Greater diversity can bring the blockchain into the mainstream?


Guest post by Anna Makovnikova, CMO of Platio

Satoshi Nakamoto has published his famous article on the possibility of a peer-to-peer cash network for a decade now. Since then we have seen a huge innovation and creativity throughout the blockchain space. Much of this progress is due to the diversity of companies and individuals working to solve all sorts of different problems.

Because blockchain can realize its potential, we must preserve and extend this diversity.

I have been lucky in my career to have worked with people of all backgrounds and nationalities. Not only has it been personally satisfying, but I have seen how combining different ideas and approaches leads to better products and a deeper understanding of market opportunities.

Diversity within teams works for the benefit of everyone. Marie Wieck, General Manager of IBM Blockchain, states that, "When you get interdisciplinary involvement and skills and people from different backgrounds, this really creates an innovative sandbox."

The strength of diversity

Blockchain businesses are often particularly different in terms of nationality and location.
New technologies, such as online messaging services such as Telegram or Skype, or communication software for professional teams like Slack or Basecamp, have enabled teams to function without everyone being in the same room or in the same country.

Distributed teams can collaborate efficiently and achieve common goals with software and hardware solutions for remote collaboration, such as the Nureva Wall and Span workspace. And thanks to the cryptocurrency, they can all be paid efficiently and quickly, without having to wait for expensive and slow bank transfers.

Although established technology centers like San Francisco are doing an extraordinary job, innovation comes from all over the world. Blockchain is a truly international community and in my daily work I had the opportunity to communicate and collaborate with fascinating and talented people from all continents, as well as traveling to meet them to learn how they are using this new technology to solve local problems.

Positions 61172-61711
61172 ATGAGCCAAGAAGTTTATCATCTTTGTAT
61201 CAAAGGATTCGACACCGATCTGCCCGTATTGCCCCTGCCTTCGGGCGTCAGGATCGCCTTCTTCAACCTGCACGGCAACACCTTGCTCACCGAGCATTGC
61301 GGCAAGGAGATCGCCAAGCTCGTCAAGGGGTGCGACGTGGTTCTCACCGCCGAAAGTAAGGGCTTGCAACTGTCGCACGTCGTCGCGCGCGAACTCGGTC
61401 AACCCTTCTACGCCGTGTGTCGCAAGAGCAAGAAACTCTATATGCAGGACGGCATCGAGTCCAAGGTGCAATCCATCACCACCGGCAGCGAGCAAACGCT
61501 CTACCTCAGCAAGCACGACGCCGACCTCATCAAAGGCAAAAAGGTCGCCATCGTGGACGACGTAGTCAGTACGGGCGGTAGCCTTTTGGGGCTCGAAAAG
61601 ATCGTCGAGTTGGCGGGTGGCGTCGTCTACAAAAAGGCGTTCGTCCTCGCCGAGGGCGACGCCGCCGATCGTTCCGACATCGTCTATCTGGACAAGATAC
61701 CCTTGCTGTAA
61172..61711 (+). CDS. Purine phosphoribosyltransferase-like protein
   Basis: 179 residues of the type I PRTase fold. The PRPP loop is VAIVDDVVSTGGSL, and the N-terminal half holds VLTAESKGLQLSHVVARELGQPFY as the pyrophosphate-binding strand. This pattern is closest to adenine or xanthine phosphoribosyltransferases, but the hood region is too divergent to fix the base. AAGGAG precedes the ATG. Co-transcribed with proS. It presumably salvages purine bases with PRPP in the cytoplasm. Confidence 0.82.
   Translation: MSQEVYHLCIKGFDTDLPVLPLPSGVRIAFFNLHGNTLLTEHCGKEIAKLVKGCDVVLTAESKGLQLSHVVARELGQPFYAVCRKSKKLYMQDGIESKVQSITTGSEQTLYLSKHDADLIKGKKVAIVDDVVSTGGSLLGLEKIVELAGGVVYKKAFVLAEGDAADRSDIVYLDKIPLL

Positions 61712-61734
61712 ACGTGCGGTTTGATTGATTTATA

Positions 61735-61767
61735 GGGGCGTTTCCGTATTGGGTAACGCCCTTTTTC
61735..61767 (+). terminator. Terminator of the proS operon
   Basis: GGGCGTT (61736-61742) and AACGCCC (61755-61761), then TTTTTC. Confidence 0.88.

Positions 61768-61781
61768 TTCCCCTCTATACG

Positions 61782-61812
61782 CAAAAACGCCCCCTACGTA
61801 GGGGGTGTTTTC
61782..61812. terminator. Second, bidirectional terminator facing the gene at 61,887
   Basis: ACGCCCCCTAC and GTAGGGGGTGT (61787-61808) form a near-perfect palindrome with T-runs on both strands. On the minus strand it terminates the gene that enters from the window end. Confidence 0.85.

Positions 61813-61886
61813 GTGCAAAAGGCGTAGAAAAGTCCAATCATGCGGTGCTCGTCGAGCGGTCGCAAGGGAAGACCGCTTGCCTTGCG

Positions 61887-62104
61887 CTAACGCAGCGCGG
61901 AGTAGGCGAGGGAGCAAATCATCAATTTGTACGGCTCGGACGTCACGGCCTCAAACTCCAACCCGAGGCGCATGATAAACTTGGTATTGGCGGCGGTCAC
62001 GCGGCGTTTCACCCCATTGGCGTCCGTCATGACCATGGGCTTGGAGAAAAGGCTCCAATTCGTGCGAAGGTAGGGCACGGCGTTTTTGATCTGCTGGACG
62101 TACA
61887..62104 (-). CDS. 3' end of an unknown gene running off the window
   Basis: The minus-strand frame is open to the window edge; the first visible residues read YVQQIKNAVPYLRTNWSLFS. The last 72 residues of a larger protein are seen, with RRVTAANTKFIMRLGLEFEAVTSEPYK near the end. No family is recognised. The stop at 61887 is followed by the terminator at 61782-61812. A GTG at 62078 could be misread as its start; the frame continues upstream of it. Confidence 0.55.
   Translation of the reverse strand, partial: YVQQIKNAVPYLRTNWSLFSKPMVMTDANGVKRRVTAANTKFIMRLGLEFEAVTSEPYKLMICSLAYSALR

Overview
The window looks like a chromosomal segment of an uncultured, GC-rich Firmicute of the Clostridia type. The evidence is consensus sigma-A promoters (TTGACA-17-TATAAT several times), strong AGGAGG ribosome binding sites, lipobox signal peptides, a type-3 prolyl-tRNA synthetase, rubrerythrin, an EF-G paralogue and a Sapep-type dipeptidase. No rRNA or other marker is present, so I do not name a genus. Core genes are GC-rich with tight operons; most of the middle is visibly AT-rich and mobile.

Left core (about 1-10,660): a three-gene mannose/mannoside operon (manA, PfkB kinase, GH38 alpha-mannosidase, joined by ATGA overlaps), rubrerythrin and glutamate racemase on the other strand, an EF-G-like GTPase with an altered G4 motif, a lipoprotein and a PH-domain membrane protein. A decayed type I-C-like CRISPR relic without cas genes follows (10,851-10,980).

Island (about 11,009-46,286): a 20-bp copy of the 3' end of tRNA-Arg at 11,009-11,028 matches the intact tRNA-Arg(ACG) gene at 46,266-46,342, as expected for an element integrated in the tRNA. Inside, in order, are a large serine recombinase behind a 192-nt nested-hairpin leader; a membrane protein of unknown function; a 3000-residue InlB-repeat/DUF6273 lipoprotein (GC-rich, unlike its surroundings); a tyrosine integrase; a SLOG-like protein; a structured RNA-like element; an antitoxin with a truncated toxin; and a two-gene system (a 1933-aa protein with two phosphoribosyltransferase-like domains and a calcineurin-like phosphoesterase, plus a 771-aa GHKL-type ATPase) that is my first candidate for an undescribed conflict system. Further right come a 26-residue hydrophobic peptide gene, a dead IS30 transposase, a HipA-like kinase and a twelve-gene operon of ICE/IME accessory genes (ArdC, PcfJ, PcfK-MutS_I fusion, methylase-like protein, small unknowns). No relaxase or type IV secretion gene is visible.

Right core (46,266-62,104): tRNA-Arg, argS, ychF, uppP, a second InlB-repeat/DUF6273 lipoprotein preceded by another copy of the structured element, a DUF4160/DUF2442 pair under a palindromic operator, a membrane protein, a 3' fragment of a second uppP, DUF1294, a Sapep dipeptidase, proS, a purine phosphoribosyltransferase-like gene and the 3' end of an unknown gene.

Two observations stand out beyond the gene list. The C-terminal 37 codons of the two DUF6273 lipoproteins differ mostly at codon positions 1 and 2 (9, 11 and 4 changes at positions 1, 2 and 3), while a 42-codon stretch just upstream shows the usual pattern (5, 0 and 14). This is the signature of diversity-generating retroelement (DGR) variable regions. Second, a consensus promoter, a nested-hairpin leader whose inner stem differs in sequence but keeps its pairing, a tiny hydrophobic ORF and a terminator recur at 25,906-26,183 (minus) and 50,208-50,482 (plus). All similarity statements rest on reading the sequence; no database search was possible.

Platio, for example, is based in London, but we have an international team distributed throughout Europe. Society is proud to promote diversity in terms of gender, age and cultural background. As our founder Vlad Bunin says, "Among all of us, we speak over 10 languages ​​(including various accents of English) .We encourage different thinking and approaches to problem solving, and we believe diversity makes teams, companies, and industries stronger.We are thrilled that 39; the blockchain industry is at the forefront of this trend ".

The blockchain sector has already developed fantastic creative solutions to problems ignored by existing technology. For example, the LGBT token is designed to exploit the economic power of the LGBT + community to promote projects that will help this community achieve equal rights and acceptance worldwide.

It is also a great job in developing countries worldwide to promote financial inclusion, bringing people who have been excluded from traditional banks into the financial system. Banking platforms like Platio allow talented people to participate in the global economy, no matter where they come from.

New and interesting opportunities

A recent survey by Circle suggests that twice as many men as women invest in cryptocurrency. Blockchain projects still lack a huge market.

Last month, our CFO Irina Berkon attended a BlockChain event at Women's Blockchain Week in San Francisco. The discussion stressed that investors put their money in people and companies that "look like them". If the blockchain companies want to reach the widest possible investor base, they must have different teams made up of people from all backgrounds.

The diversity of the team not only brings new ideas and new ways of dealing with problems, but also helps to identify new problems and new markets. When teams are dominated by men, it is not surprising that they generally speak with a male market. Sports stars and rappers are often appointed ambassadors of blockchain projects, chosen to attract the group of young men's key investors. There is nothing wrong with this but it limits the amount of these projects in resonance with the general population. A great example of a gender-based marketing case is the bitcoin-based portfolio startup Abra, whose pace during an episode of Planet of the Apps has impressed the renowned actress and entrepreneur Gwyneth Paltrow so much that she entered part of the team as a consultant, bringing a whole new audience with her.

Although there is work to be done, it is the merit of the industry that these issues are discussed and that there is a real willingness to do things from the beginning.

As a new technology, we have the ability to set the tone for the future of this sector. We first have the responsibility, the opportunity and the privilege to create a sector that works for everyone. If we all take responsibility for increasing the diversity of our teams, we can solve new problems, in new ways, and advance technology together.

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